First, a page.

ROLE OF CMGP IN THE FEDERAL GOVERNMENT

Although several federal agencies conduct physical science and engineering programs and studies, the CMGP occupies a unique niche by providing capabilities to conduct research and assessments of the geologic processes impacting the nation's coasts. The efforts of the U.S. Army Corps of Engineers are focused on developing engineering solutions to very site-specific coastal problems (e.g., tidal inlet improvement and beach nourishment projects). NOAA's needs for geologic information to address its mission requirements for management of fisheries, sanctuaries, and other coastal resources are not met in NOAA, although the Sea Grant Program does support small geologic research studies conducted by state institutions. The U.S. Federal Emergency Management Agency and the U.S. Environmental Protection Agency rely heavily on the academic community to provide whatever geologic research and knowledge base the agencies require. However, the USGS alone has the ability to frame coastal geologic questions having both regional and national perspectives, while conducting studies that provide the geologic component for interdisciplinary approaches and useful information to decisionmakers. Examples of such efforts include erosion of the southwest Washington coast; Florida Bay information on injection well flushing (Box 2-4); the threat posed by contaminated sediment along the coast of southern California (Box 4-1); and seafloor characterization for essential fish habitat, including coral reef processes.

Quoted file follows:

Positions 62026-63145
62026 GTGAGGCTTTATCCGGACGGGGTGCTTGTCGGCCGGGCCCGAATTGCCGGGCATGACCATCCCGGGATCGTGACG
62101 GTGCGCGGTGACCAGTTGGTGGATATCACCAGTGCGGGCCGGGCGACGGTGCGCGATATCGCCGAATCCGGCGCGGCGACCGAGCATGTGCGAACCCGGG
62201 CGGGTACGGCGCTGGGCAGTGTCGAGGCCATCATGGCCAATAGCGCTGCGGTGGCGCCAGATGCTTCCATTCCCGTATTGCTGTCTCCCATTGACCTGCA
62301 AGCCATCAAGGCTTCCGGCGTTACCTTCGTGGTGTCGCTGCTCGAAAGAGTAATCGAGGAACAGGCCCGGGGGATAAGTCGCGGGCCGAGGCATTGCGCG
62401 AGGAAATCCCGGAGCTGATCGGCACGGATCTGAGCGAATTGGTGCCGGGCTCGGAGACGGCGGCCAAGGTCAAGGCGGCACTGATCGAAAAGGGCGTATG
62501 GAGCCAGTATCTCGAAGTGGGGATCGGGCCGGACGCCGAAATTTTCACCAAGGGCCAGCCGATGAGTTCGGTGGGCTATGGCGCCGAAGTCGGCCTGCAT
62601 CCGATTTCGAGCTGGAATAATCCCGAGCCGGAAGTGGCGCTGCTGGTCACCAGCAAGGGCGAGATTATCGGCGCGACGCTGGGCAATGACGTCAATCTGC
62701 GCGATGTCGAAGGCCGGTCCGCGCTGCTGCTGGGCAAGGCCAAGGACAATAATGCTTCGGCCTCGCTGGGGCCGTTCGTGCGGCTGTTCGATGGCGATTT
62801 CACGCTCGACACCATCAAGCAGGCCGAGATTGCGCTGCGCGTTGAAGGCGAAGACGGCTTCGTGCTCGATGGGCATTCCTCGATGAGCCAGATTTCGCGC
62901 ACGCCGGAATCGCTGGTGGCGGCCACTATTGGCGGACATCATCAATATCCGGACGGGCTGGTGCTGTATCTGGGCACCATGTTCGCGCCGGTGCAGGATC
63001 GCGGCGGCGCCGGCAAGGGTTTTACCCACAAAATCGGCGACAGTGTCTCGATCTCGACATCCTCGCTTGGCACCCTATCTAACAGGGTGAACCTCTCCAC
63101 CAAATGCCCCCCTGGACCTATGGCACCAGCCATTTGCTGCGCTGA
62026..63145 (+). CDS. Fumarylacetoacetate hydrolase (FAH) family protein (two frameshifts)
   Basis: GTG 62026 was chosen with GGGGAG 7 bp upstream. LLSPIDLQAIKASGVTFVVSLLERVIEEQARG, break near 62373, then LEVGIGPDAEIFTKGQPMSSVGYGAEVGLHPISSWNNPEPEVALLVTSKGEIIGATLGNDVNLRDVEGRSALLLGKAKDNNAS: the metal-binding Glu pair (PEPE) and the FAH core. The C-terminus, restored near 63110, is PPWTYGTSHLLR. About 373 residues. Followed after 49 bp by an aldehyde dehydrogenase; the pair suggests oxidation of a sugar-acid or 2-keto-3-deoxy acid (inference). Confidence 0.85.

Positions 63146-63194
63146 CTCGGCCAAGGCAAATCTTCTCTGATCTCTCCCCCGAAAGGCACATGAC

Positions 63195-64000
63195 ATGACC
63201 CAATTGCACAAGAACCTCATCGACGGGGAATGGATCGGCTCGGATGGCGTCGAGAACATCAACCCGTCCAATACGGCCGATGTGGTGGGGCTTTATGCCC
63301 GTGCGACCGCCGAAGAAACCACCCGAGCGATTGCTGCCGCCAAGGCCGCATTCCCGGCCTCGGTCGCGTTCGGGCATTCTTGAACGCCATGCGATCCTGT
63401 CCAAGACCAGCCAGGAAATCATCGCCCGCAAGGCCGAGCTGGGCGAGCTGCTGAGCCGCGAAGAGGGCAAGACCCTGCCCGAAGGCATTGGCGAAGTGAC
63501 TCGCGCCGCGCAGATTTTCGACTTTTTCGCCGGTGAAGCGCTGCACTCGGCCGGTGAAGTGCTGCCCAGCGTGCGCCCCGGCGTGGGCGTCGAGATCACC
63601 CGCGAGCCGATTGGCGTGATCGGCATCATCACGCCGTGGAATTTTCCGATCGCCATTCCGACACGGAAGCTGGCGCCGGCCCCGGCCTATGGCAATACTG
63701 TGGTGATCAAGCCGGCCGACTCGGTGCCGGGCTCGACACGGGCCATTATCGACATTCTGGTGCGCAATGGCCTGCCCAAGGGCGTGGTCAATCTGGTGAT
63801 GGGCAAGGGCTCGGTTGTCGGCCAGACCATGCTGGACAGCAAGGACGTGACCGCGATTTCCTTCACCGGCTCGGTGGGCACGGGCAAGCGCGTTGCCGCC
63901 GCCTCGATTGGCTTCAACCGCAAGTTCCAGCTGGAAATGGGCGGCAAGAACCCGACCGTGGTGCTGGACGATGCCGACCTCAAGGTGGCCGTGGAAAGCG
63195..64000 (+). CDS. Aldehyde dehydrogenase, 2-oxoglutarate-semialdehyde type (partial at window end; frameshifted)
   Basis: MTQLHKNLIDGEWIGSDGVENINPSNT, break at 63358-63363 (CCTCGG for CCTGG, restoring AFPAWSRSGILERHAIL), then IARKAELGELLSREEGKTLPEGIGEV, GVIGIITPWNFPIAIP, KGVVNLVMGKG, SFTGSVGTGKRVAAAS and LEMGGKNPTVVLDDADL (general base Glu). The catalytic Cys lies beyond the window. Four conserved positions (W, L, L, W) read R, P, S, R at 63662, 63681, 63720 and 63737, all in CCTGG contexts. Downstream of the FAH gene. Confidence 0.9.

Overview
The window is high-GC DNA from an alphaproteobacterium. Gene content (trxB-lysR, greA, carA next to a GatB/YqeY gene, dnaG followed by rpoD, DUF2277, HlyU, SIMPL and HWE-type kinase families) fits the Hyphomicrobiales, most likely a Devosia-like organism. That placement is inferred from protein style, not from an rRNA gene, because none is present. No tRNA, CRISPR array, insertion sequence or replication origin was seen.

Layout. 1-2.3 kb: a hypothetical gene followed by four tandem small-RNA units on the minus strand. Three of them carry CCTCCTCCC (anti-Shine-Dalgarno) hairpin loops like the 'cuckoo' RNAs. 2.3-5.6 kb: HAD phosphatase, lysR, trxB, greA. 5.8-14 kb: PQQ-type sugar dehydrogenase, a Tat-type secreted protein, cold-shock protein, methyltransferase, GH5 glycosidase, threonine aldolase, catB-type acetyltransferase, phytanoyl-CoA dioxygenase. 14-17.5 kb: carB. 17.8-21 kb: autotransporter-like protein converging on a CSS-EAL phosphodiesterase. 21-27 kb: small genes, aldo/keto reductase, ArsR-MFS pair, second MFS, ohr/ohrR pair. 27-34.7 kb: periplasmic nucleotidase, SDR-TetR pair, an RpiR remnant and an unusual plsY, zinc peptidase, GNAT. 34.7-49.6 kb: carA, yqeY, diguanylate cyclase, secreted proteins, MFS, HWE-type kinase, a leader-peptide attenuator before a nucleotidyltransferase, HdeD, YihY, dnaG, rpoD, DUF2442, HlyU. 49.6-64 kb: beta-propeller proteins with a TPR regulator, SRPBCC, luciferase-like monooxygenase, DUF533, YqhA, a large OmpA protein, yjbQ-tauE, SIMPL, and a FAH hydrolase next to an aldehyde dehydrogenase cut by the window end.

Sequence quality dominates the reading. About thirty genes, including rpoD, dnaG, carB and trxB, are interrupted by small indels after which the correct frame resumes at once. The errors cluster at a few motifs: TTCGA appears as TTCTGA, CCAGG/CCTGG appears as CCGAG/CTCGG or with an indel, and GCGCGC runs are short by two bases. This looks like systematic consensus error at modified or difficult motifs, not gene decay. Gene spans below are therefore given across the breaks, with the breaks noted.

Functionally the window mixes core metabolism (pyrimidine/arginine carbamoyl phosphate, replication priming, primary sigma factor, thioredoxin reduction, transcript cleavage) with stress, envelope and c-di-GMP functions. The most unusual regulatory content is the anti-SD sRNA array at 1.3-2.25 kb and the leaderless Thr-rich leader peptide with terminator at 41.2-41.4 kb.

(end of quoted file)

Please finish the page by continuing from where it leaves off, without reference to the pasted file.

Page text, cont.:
CONFIRMING THE NICHE FOR CMGP

Collaboration with Federal Agencies

The special expertise of the CMGP in understanding the geology of the coastal oceans lends itself to collaboration with other federal agencies, and some local efforts relating to ecosystems assessments and geologic framework for pollution studies with NOAA, the U.S. Army Corps of Engineers, and the Environmental Protection Agency are being conducted now (e.g., Stellwagen Bank/ Boston Outfall, New York Bight dump sites, and Lake Pontchartrain). There is a need for expanded efforts by the USGS to quantitatively describe and model the geologic framework of coastal and marine regions for more effective management of environmental protection and resources. Such collaboration with other federal agencies provides an opportunity for the USGS to leverage its program funds and to amplify the scientific return of investigations carried out by other agencies. The CMGP should develop a more aggressive approach to collaboration with federal agencies that need information about the geologic framework to meet their mission, including efforts to educate these agencies about the relevance of the information.



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